The Federal Aviation Administration (FAA) recently released its Congressionally-mandated strategy for the implementation of unmanned aircraft systems traffic management (UTM) services.
Section 376 of the FAA Reauthorization Act of 2018, Public Law No. 115-254 (referred to as “Sec. 376” in this document), mandates the FAA to create and present to Congress a strategy for enabling the utilization of UTM services, allowing operations that go beyond the range of visual line of sight. This strategy must ensure the comprehensive functionality of UTM services while prioritizing the safety and protection of all aircraft. In response to this legislative directive, the FAA presents the UTM Implementation Plan for unmanned aircraft systems, commonly known as drones. This plan outlines the FAA’s endeavors to realize UTM, detailing its immediate and extended plans. Furthermore, this document addresses the regulatory gaps that necessitate resolution to achieve the state of “full operational capability” for UTM.
This Plan’s structure mirrors the information sequence outlined in Sec. 376. The initial section, the introduction, concisely outlines key definitions and policy determinations from the FAA’s 2020 UTM Concept of Operations (ConOps) Version 2. It also highlights several overarching policy domains that remain uncertain concerning UTM deployment, draws attention to insights gained from research initiatives like the UTM Pilot Program (UPP), and provides a synopsis of ongoing agency initiatives linked to UTM implementation.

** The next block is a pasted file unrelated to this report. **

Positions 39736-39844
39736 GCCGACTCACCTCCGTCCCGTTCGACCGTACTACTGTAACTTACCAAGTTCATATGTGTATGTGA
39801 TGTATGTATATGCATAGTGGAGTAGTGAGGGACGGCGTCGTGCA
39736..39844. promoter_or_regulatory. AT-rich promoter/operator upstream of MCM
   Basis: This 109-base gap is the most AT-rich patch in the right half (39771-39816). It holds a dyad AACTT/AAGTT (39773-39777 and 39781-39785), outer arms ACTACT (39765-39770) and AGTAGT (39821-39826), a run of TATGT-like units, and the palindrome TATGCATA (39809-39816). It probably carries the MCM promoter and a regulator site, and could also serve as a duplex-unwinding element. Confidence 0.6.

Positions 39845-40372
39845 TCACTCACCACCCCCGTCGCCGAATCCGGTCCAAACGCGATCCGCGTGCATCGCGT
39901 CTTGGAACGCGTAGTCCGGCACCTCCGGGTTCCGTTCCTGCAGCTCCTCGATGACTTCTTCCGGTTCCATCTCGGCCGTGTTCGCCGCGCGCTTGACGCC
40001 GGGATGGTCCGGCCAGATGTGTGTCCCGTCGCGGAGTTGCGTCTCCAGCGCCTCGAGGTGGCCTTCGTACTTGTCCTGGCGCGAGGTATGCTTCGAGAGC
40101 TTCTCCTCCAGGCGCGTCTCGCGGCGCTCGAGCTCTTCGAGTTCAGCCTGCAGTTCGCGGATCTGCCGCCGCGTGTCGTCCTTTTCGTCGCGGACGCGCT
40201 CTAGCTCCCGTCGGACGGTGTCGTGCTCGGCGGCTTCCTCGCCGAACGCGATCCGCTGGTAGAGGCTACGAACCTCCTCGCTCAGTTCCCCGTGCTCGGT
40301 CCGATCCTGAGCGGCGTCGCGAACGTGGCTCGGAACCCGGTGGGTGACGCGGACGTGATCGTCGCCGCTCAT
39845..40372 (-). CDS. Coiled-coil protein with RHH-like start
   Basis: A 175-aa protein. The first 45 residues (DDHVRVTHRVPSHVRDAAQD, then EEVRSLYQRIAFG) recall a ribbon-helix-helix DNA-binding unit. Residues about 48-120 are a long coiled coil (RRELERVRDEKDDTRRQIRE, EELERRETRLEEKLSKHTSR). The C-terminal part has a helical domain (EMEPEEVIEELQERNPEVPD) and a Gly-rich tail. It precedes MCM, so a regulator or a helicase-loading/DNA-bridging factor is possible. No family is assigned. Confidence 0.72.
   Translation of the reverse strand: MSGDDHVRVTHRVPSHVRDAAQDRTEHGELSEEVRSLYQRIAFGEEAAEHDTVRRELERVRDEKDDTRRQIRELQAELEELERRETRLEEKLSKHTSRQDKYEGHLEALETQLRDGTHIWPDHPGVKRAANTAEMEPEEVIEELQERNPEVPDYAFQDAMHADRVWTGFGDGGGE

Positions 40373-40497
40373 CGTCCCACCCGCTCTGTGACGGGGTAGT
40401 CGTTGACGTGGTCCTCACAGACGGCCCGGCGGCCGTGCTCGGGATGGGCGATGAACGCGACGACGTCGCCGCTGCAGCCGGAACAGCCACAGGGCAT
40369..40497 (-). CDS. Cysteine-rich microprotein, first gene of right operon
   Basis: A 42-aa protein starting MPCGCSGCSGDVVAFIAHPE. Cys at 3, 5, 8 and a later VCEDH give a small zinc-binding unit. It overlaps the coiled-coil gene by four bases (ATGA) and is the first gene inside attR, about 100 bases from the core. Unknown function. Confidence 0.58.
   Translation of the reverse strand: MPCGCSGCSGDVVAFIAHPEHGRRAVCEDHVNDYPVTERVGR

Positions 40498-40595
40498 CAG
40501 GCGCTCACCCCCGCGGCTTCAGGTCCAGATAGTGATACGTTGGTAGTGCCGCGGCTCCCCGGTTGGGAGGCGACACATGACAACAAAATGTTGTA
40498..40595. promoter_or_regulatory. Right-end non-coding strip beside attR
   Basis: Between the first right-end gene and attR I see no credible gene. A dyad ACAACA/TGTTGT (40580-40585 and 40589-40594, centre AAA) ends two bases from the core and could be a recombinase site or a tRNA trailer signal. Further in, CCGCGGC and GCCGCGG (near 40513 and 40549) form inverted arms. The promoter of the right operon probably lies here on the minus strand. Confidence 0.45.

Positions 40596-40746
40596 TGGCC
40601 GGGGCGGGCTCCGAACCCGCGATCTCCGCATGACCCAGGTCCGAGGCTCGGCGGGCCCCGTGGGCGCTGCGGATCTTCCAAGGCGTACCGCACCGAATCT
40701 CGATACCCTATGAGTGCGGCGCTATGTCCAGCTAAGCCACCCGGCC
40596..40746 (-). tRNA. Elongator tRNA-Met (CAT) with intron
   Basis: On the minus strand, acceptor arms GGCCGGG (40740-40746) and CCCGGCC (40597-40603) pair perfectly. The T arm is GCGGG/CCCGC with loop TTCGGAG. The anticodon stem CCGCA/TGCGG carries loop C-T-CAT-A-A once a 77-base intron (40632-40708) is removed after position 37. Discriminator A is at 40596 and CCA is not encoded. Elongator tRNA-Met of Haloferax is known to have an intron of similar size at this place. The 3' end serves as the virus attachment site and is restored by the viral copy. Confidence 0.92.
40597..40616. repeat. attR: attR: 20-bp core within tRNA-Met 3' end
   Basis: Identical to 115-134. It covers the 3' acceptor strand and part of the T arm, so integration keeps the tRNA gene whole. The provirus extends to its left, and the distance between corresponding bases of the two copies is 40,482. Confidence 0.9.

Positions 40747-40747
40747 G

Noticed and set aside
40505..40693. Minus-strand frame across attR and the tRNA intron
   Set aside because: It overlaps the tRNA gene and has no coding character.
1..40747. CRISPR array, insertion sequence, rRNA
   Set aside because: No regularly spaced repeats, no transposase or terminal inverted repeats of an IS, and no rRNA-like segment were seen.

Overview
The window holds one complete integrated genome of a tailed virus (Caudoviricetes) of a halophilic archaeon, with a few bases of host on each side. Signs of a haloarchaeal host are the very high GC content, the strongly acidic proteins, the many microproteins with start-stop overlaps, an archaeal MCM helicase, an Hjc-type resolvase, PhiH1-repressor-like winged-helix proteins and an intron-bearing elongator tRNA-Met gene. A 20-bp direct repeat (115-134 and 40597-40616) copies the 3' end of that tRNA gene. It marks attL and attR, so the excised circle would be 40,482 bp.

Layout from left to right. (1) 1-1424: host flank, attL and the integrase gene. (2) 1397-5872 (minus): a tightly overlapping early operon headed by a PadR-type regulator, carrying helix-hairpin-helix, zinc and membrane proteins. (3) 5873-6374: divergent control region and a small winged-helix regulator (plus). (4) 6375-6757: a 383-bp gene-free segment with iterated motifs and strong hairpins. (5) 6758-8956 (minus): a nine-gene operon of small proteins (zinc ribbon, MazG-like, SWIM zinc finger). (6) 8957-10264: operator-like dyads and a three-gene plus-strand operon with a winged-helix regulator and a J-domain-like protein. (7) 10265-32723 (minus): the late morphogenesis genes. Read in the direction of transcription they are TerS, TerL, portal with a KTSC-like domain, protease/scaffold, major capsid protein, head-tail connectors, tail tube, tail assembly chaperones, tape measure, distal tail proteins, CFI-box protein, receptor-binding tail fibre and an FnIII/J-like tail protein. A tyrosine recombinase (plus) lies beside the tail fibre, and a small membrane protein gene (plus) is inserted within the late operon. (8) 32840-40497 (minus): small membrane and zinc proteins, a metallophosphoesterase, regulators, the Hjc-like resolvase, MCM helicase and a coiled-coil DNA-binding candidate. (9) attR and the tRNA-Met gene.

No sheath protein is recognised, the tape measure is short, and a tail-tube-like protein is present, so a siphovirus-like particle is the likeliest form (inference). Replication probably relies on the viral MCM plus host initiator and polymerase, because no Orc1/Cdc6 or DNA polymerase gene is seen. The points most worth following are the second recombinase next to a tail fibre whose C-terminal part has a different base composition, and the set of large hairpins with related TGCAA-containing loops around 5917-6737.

Section 2 explains the correlation between industry benchmarks for UTM services and the FAA’s need to formulate “safety standards” or benchmarks to facilitate the UTM ecosystem.
Proceeding to Section 3, this segment initially delineates the distinct roles and responsibilities of the FAA and the industry concerning executing and launching UTM services. It then provides an overview of the FAA’s present regulatory framework. It identifies the gaps intrinsic to regulating UTM services, necessitating the development of regulations and a novel regulatory route for these services.
Section 4 comprehensively covers the advantages of safety, reductions in risk, and attendant considerations concerning implementation and policy that pertain to various anticipated UTM capabilities.
Lastly, Section 5 furnishes a concise overview of the ongoing refinement by the FAA of the immediate approval process. This refinement aims to recognize and enable UTM services in conjunction with operational waivers and exemptions, to inform rulemaking and satisfy the stipulations of Sec. 377.
The FAA Unmanned Aircraft Systems Traffic Management (UTM) Implementation Plan is attached below.
See Also- ICAO Releases UTM Common Framework
Post Image- High Level UTM Architecture (Image Credit: Federal Aviation Administration)